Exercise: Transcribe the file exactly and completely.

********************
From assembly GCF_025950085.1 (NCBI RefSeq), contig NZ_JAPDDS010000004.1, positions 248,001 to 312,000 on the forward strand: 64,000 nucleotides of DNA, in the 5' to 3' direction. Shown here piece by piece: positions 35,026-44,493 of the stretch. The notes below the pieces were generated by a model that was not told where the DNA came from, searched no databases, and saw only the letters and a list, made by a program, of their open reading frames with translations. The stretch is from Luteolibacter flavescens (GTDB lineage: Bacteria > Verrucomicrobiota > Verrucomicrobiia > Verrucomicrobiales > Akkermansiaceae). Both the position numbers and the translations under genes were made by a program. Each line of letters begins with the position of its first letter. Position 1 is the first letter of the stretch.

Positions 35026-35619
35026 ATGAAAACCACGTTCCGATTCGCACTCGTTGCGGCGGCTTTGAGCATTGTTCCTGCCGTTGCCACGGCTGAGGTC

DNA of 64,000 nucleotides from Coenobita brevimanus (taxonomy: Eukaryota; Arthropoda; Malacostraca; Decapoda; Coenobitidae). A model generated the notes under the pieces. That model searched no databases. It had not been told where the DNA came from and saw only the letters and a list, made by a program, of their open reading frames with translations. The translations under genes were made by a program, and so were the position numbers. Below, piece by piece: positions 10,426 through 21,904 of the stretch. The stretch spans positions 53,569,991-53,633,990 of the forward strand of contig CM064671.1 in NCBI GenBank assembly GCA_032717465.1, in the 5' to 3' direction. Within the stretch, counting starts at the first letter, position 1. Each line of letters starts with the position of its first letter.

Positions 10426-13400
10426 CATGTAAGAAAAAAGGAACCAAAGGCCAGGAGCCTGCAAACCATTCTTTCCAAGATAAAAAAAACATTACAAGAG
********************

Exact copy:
From assembly GCF_025950085.1 (NCBI RefSeq), contig NZ_JAPDDS010000004.1, positions 248,001 to 312,000 on the forward strand: 64,000 nucleotides of DNA, in the 5' to 3' direction. Shown here piece by piece: positions 35,026-44,493 of the stretch. The notes below the pieces were generated by a model that was not told where the DNA came from, searched no databases, and saw only the letters and a list, made by a program, of their open reading frames with translations. The stretch is from Luteolibacter flavescens (GTDB lineage: Bacteria > Verrucomicrobiota > Verrucomicrobiia > Verrucomicrobiales > Akkermansiaceae). Both the position numbers and the translations under genes were made by a program. Each line of letters begins with the position of its first letter. Position 1 is the first letter of the stretch.

Positions 35026-35619
35026 ATGAAAACCACGTTCCGATTCGCACTCGTTGCGGCGGCTTTGAGCATTGTTCCTGCCGTTGCCACGGCTGAGGTC

DNA of 64,000 nucleotides from Coenobita brevimanus (taxonomy: Eukaryota; Arthropoda; Malacostraca; Decapoda; Coenobitidae). A model generated the notes under the pieces. That model searched no databases. It had not been told where the DNA came from and saw only the letters and a list, made by a program, of their open reading frames with translations. The translations under genes were made by a program, and so were the position numbers. Below, piece by piece: positions 10,426 through 21,904 of the stretch. The stretch spans positions 53,569,991-53,633,990 of the forward strand of contig CM064671.1 in NCBI GenBank assembly GCA_032717465.1, in the 5' to 3' direction. Within the stretch, counting starts at the first letter, position 1. Each line of letters starts with the position of its first letter.

Positions 10426-13400
10426 CATGTAAGAAAAAAGGAACCAAAGGCCAGGAGCCTGCAAACCATTCTTTCCAAGATAAAAAAAACATTACAAGAG